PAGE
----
I almost wished that I could have had Jamie on the trip with them because I would love to write she and Hazel in a road trip situation. Originally Hazel was going to go entirely alone, but then I realized I should have McPedro in there. And Goopy cat doesn’t talk, but he seems to understand humans — I don’t know how that works. I felt like on her way back home, without the cat, I wanted her to be fairly alone, which is why I didn’t have Jamie along for the ride. Even with your best friend you’re going to curate what you say to make it sound better than it really is. I wasn’t sure about how to get her to talk about how she was feeling so that readers could read it without filling the car with thought bubbles. I usually don’t do thought bubbles in the strip — or at least I try not to do long monologues of thought bubbles. I feel it’s a little bit too easy. In reality we don’t have access to people’s thought bubbles and it’s a little weird to be constantly let into some character’s thought process. Goopy Cat doesn’t really know Hazel and isn’t going to respond anyway, and Hazel is always going to have a little bit of a distance from McPedro, but she still knows him and he knows her. She can lightly talk about how she’s feeling about her father. I felt like she needed an accomplice for her thoughts.
Now that you’ve had some time since the strip ended, have you gotten used to the idea that you don’t have a daily deadline?
I might be a little too comfortable with that. [laughs] Honestly the deadline was getting to me. There’s something about seven years. A lot of divorces happen after seven years. There’s something about your cells regenerating every seven years or something like that. I think at seven years was when I was starting to realize that even though I didn’t want to end the strip, I was going to have to at some point. The schedule and the nightly deadline was getting to me.
I’d like to go back to doing webcomics. I love the immediacy. I love that you get to have feedback and interaction with your readers. But that deadline — that deadline is just the devil. Also you finish the strip and look back on it the next day and you’re like, I could have done a better job here and this character’s face isn’t consistent in the last panel or the writing could have been more concise. Hopefully I’ll be doing long format work soon. I don’t know if it’ll be better or worse for me to be working in a way where I can go back and edit. We’ll see. I want to find out. That’s what I’ll be doing this year.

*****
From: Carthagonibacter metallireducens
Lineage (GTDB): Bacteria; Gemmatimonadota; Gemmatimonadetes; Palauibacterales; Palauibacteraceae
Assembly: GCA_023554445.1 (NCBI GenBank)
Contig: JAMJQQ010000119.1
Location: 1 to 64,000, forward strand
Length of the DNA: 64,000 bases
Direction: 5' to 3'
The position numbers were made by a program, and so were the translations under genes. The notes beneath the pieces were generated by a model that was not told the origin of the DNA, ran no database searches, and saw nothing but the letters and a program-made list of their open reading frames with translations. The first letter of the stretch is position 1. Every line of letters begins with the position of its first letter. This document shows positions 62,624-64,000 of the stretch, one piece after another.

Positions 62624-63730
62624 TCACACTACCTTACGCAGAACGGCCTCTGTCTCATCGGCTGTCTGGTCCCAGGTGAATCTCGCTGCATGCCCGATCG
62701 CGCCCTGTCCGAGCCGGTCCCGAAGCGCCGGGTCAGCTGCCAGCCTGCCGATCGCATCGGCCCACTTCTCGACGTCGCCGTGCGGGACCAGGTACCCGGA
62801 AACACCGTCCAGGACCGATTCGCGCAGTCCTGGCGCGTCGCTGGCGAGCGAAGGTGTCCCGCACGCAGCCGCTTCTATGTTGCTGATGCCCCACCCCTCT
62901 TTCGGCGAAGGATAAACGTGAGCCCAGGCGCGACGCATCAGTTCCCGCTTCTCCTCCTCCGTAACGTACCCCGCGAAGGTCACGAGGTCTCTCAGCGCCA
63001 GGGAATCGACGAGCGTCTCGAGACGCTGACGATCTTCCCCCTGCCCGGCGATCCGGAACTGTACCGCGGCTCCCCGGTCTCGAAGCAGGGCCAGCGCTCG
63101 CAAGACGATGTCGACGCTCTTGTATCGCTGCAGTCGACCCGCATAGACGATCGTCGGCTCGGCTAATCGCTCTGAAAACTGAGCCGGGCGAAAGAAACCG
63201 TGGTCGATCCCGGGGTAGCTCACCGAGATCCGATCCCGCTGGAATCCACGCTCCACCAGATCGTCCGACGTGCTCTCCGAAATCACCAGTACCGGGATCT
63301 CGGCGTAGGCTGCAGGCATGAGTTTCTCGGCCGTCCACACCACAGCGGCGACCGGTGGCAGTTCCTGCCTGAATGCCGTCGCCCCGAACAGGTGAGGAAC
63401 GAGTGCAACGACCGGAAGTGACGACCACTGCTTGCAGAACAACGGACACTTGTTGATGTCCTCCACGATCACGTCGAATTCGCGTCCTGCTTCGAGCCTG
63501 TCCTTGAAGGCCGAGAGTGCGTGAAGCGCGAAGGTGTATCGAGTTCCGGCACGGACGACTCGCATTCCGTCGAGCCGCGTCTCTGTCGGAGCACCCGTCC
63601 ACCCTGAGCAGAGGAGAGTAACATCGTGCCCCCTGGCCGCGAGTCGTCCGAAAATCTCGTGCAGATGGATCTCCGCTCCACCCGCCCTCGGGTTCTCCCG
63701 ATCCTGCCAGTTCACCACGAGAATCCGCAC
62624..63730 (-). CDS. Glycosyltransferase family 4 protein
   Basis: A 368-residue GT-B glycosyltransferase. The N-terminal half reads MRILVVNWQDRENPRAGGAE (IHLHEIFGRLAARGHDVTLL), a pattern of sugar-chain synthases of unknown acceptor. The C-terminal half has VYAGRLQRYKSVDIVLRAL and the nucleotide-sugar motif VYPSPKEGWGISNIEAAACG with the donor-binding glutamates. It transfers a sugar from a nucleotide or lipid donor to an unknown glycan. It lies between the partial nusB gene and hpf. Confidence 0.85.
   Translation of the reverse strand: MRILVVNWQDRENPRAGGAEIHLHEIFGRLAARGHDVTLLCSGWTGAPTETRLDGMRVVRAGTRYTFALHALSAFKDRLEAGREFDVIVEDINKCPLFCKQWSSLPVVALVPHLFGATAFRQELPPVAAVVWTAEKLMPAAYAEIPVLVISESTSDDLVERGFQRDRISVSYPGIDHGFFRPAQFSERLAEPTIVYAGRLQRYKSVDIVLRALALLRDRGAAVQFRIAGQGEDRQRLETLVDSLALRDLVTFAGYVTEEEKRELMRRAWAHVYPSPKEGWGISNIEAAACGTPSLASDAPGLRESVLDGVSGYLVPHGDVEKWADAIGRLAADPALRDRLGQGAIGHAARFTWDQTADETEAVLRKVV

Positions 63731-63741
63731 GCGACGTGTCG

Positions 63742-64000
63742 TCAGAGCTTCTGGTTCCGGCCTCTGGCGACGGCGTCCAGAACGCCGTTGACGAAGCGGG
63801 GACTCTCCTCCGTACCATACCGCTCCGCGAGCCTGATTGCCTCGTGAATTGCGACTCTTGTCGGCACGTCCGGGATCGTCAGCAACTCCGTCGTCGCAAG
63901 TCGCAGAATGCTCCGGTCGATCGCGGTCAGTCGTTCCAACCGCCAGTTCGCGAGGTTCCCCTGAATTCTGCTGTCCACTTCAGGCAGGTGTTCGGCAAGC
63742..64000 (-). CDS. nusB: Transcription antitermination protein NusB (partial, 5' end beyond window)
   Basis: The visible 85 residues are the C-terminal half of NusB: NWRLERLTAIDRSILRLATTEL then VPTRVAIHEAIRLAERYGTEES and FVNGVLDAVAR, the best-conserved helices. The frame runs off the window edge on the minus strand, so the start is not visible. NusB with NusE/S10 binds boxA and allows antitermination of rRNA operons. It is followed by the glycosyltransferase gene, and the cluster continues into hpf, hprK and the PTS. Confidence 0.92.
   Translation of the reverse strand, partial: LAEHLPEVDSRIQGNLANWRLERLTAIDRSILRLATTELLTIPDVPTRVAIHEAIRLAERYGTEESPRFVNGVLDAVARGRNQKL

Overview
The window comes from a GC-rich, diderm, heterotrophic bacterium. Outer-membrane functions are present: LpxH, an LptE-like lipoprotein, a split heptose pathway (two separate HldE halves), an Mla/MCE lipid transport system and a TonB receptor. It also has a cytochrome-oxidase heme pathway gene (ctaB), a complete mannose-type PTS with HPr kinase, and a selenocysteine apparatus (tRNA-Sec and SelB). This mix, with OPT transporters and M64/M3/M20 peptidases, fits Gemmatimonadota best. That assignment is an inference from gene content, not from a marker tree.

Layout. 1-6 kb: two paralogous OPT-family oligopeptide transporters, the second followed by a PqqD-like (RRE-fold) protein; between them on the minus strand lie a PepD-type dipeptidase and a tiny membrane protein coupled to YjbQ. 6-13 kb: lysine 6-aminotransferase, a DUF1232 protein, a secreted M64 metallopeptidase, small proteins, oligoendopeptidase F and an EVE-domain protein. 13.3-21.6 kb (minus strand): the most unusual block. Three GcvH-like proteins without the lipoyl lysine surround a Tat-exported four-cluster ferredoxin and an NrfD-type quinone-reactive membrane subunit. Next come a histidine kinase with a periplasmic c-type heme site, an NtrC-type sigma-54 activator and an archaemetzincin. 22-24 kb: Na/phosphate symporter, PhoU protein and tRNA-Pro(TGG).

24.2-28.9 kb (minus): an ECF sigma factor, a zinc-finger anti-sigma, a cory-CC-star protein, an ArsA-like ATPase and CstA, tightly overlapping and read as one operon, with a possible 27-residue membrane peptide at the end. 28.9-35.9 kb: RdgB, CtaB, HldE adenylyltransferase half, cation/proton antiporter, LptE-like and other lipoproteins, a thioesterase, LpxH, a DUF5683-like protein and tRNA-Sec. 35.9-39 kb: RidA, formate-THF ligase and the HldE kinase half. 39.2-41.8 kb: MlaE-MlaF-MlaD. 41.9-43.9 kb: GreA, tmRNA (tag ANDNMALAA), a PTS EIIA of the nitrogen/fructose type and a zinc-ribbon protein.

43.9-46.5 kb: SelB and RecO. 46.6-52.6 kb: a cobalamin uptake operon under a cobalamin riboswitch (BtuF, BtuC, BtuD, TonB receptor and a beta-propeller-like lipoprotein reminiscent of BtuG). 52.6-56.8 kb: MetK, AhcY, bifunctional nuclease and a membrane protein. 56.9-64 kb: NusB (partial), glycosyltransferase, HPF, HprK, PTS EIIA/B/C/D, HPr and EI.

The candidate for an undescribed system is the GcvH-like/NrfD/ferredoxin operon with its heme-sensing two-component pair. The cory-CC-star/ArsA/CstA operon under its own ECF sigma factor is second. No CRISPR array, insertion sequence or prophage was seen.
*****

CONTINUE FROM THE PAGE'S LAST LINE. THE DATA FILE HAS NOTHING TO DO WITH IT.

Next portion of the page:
When we spoke years ago, you mentioned you had this idea for a graphic novel that would be done in a different style. Do you have an update on that or any other concrete plans for what’s next?
Not really — and I’m really happy about that. It’s nice to not have a plan. I’m trying to take a real sabbatical this year — improve all the stuff I’ve wanted to improve and the stuff I didn’t know I needed to improve for a long time now and go back to pretending I’m in art school. I saved up a lot of money so I could live off of it for several months, hopefully a year. While still paying my colorist to color “Girls with Slingshots.” We’ll see if this all works out. I could be going back to webcomics in three months. Who knows.
Probably what I was talking about the last time we talked was a graphic novel I was working on for a publisher for the past three years. They picked out a great artist for me and I’m sure she’s getting lots of work that’s more important than this book I still haven’t finished. I don’t know what’s going to happen with it, but I would like to finish it. Every time I go back to read it, I feel like it’s the funniest stuff I’ve written and I’d like to make it available to people at some point. I have plenty of half-done projects waiting for me to pick them back up. I still have the freedom to take my time with those and pick them up when I’m ready.
You’ve written “Adventure Time” stories for other artists. Is that something you enjoy?